1. Moral distress in nursing practice in Malawi.V. M. Maluwa, J. Andre, P. Ndebele & E. Chilemba - 2012 - Nursing Ethics 19 (2):196-207.
    The aim of this study was to explore the existence of moral distress among nurses in Lilongwe District of Malawi. Qualitative research was conducted in selected health institutions of Lilongwe District in Malawi to assess knowledge and causes of moral distress among nurses and coping mechanisms and sources of support that are used by morally distressed nurses. Data were collected from a purposive sample of 20 nurses through in-depth interviews using a semi-structured interview guide. Thematic analysis of qualitative data was (...)
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    Ethical problems in practice as experienced by Malawian student nurses.E. M. Solum, V. M. Maluwa & E. Severinsson - 2012 - Nursing Ethics 19 (1):128-138.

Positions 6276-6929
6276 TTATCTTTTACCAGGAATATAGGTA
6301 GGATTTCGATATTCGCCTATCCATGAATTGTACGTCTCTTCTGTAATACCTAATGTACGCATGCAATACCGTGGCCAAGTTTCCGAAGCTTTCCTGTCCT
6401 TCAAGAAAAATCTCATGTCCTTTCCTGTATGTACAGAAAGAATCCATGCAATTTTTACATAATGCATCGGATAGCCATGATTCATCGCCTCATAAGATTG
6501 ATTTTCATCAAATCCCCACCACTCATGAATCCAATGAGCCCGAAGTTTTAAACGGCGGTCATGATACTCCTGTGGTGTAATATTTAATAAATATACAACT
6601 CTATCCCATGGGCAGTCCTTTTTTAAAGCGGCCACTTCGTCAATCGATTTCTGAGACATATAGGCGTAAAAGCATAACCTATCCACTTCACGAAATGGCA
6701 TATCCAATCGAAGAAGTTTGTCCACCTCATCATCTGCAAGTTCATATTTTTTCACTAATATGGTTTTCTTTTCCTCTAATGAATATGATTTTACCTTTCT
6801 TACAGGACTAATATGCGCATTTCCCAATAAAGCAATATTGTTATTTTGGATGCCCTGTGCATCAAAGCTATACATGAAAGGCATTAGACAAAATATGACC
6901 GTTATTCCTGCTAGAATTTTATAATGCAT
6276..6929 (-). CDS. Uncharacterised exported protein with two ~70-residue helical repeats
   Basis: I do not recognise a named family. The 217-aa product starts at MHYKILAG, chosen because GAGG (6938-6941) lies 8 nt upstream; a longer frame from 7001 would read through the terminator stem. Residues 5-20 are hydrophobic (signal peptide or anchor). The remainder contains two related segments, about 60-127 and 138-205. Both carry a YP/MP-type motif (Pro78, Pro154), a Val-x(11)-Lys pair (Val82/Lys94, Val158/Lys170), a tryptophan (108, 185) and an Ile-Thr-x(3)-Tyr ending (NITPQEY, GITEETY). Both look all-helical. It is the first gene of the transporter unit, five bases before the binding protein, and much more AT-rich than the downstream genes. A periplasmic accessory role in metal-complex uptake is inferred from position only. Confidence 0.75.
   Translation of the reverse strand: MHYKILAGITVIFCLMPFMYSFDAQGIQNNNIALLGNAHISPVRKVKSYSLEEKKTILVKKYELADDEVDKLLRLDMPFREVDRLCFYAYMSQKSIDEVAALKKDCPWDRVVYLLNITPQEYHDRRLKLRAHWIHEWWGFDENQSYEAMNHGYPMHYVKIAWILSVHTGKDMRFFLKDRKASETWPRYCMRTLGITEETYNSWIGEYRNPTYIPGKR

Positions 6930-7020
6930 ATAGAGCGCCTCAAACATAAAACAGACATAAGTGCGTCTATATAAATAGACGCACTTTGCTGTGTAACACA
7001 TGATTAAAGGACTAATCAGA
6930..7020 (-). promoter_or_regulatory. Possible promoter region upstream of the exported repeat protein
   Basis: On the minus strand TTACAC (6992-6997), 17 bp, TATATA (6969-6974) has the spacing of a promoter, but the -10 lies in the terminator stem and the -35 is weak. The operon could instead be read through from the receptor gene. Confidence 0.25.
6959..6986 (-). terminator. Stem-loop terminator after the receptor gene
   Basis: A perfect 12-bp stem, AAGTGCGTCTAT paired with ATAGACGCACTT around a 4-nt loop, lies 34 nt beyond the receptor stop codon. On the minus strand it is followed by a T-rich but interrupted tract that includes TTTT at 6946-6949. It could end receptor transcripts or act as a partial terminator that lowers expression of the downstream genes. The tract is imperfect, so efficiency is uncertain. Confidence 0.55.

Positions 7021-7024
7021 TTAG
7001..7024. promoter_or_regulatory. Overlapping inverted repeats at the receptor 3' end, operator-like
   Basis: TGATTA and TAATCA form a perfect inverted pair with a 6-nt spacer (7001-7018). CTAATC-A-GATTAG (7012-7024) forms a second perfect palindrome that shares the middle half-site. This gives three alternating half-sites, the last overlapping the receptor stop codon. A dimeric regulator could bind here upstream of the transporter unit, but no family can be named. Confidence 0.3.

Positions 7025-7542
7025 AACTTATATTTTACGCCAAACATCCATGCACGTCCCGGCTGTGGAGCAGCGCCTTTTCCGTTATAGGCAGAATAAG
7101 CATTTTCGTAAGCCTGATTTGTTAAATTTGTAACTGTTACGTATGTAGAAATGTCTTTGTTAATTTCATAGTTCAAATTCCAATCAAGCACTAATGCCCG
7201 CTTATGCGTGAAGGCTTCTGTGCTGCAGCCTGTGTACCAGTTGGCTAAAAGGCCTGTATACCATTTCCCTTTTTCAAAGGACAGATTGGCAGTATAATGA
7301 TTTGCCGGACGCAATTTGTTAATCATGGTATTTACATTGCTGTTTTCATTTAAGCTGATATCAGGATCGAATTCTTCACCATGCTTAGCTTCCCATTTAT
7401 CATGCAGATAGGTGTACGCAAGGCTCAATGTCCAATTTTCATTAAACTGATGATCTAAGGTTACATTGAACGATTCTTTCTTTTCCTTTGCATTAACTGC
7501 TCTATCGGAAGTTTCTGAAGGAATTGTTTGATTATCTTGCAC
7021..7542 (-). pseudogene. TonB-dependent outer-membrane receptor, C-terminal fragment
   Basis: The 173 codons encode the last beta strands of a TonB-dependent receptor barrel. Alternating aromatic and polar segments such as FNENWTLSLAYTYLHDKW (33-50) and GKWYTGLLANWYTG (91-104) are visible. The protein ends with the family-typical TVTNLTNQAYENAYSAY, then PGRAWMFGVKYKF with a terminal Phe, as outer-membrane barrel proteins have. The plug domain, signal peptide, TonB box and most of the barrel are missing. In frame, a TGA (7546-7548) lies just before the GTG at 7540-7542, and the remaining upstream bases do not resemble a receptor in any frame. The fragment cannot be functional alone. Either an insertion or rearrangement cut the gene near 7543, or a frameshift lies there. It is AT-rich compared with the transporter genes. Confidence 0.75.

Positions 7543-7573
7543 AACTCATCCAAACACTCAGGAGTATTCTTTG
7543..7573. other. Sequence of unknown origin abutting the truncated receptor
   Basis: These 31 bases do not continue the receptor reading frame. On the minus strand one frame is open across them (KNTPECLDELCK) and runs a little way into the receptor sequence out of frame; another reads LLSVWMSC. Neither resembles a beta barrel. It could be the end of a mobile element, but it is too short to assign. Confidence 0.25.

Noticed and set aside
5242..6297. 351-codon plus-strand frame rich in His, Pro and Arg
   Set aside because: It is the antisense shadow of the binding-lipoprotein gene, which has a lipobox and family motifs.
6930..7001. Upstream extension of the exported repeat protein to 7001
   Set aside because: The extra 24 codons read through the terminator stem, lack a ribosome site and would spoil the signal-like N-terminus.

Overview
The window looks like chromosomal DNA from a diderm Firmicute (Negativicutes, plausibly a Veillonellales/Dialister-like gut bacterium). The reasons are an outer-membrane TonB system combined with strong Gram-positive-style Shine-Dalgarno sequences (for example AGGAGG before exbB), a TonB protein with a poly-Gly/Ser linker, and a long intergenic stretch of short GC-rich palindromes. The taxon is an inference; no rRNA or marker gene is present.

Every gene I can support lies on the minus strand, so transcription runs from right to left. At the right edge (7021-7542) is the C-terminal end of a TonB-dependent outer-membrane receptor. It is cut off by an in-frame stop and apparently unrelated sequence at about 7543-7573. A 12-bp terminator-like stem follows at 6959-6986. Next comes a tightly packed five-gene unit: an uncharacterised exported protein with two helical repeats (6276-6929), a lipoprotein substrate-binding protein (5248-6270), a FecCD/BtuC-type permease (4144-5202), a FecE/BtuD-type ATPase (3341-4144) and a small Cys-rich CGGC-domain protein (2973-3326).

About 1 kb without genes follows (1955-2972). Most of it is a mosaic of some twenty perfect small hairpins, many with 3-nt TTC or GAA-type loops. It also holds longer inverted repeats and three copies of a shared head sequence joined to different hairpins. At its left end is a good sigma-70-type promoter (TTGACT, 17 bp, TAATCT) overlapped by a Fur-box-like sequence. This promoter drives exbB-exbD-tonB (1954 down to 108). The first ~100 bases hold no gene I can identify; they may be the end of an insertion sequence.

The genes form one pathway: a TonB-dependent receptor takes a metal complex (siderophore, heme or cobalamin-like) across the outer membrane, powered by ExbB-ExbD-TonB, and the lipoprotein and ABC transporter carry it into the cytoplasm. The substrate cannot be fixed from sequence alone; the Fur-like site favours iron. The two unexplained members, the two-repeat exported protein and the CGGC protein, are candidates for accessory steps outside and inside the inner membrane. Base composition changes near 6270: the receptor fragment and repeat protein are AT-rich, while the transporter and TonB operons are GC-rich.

Student nurses are confronted by many ethical challenges in clinical practice. The aim of the study was to explore Malawian students’ experiences of ethical problems during their clinical placement. A phenomenological hermeneutic design comprising interviews and qualitative content analysis was used. Ten students were interviewed. Three main themes emerged: 1) Conflict between patient rights and the guardians’ presence in the hospital; 2) Conflict between violation of professional values and patient rights caused by unethical behaviour; and 3) Conflict between moral awareness (...)
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    Enhancing students’ moral competence in practice.E. M. Solum, V. M. Maluwa, B. Tveit & E. Severinsson - 2016 - Nursing Ethics 23 (6):685-697.